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Ethanol plant brings jobs, market for milo in Kansas
RUSSELL, Kan. -- On the northern edge of town, there's an aroma of fresh yeast around the new ethanol plant. To some it smells like a distillery; others sniff the sweet smell of success.
Success, because since production started last October, the U.S. Energy Partners plant has given a needed boost with jobs and the buying of tons of milo, most of it purchased from area farmers.
"Since the plant started, about 75 percent of our milo goes there. It's nice to have a market like that in your back yard," said Bill Burton, manager of the Agco Inc. elevator within sight of the plant.
Just about any starch will do and much of the nation's ethanol is made from corn. But milo, or grain sorghum, is the crop of choice here since Kansas is the nation's top producer of the grain.
"The majority of milo comes from this area," plant manager Ron Dunbar said. "You want to build the plant where the grain is grown."
Russell once laid claim as an oil boomtown with prairies south of town dotted with wellheads. But it also has seen hard times. It suffered from the oil bust in the 1980s and two years ago lost its biggest private employer.
"What we have going on here is another boom," Dunbar said. "We are going to continue to expand out."
He said the ethanol plant and adjoining wheat gluten plant it operates account for 61 jobs.
"It contributes a lot to the community and has had an impact on the businesses in town. Most of the money stays in the area," said Sandra Wood, Russell County Economic Development director.
That's not just limited to the Russell area, said Connie Fischer, director of the state Agriculture Marketing Division.
"It's one of the things that can contribute to a healthy rural economy," she said. "It won't save rural Kansas, but it will help in keeping those communities vital."
The Russell plant is one of five in the state and Fischer said the ethanol industry is likely to grow in Kansas.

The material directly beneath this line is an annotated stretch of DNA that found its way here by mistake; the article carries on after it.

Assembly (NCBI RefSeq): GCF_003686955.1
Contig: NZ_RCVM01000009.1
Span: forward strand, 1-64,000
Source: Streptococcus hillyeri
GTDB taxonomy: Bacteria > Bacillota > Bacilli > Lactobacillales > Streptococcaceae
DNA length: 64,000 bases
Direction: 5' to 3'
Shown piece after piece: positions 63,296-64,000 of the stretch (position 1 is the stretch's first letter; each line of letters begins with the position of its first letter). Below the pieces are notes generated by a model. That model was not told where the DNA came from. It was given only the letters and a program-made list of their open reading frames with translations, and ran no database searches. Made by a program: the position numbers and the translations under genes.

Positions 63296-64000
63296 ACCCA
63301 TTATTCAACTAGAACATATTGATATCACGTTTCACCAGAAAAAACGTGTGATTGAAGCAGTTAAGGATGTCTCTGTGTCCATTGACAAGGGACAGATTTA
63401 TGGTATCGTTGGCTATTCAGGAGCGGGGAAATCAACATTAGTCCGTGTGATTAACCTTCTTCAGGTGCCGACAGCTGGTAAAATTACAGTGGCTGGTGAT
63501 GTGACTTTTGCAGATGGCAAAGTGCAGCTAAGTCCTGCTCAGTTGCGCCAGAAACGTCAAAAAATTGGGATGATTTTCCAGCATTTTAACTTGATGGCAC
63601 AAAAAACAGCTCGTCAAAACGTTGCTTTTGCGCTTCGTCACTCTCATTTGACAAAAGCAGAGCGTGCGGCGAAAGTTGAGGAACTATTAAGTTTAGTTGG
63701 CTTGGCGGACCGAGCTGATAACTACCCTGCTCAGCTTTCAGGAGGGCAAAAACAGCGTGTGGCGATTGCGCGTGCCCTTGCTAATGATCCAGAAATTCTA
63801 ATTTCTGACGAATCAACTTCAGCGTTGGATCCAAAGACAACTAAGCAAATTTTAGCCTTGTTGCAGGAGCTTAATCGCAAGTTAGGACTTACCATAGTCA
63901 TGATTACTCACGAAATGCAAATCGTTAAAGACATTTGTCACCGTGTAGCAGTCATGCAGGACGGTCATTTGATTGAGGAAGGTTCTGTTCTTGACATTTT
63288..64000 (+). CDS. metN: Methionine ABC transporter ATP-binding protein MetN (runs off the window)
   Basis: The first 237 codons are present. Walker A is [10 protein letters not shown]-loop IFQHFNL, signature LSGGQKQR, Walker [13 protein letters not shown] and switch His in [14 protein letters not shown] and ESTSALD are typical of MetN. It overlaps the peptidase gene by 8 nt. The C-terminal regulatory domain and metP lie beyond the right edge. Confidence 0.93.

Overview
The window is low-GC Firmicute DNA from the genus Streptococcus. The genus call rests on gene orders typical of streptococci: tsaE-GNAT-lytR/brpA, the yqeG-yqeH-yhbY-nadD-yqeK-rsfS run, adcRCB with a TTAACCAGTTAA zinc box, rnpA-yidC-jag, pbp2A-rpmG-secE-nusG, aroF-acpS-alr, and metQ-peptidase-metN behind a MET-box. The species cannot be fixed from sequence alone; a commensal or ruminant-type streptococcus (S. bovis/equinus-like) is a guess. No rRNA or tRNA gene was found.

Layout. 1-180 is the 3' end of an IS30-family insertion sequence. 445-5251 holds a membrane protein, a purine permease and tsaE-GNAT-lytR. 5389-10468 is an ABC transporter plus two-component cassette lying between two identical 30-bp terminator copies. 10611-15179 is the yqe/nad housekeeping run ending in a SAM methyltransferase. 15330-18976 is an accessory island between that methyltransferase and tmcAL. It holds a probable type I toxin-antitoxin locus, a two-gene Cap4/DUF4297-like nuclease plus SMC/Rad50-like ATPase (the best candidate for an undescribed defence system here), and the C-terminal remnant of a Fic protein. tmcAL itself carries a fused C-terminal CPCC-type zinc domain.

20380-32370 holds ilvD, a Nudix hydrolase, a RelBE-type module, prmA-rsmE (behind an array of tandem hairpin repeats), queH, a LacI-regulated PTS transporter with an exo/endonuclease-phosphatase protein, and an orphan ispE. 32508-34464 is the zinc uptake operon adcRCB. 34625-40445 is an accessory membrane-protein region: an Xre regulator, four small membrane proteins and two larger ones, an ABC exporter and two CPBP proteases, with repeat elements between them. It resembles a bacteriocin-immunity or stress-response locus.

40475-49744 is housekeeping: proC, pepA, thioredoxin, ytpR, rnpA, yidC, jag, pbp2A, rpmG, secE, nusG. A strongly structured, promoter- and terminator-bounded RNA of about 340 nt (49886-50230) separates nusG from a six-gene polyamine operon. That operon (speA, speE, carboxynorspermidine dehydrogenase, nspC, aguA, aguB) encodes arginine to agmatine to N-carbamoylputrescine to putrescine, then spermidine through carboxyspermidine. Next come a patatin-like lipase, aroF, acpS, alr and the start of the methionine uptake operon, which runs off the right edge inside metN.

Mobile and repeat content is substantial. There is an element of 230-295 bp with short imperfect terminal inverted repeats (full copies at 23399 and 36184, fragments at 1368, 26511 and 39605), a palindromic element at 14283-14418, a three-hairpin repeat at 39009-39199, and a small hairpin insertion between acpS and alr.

"The state is working with five to seven groups seriously looking at ethanol production," she said. "They are either in a feasibility study phase or looking for investors."
At the Russell plant recently, dozens of loaded grain trucks lined up to be weighed and have their load dumped into silos to await its turn to become what many call the fuel of the future.
Dunbar said the facility expects to produce about 40 million gallons of ethanol per year and each bushel makes 2.8 gallons of fuel. That means the plant needs 27,000 bushels of milo each day for its round-the-clock operation, plus the leftover starch from the wheat gluten plant.
"Once a plant gets established you see the price of grain go up five to 10 cents a bushel," he said. "We have got a ready market for the farmers at a good price."
Made like bourbon
At its most basic, ethanol is 200-proof alcohol and is made pretty much the same way as bourbon.
Grain is mixed with water and enzymes to break the starch into sugar so it will ferment. The mixture then is distilled and the alcohol stripped away.
"It's a big still. That's exactly what we are doing up to a point," Dunbar said.
That point is the federal government's requirement that the ethanol be treated so people can't drink it.
Waste isn't part of the vocabulary of ethanol production.
Earlier this year, the company reopened the wheat gluten plant next door where leftover starch is used for ethanol production. Even the used milo is sold as a high-protein feed.
"We are using everything we possibly can," Dunbar said.
Ethanol boosters see it as a growth industry.
"As the desire for clean air grows, so will the demand for ethanol," said Greg Krissek of the Kansas Grain Sorghum Producers Association.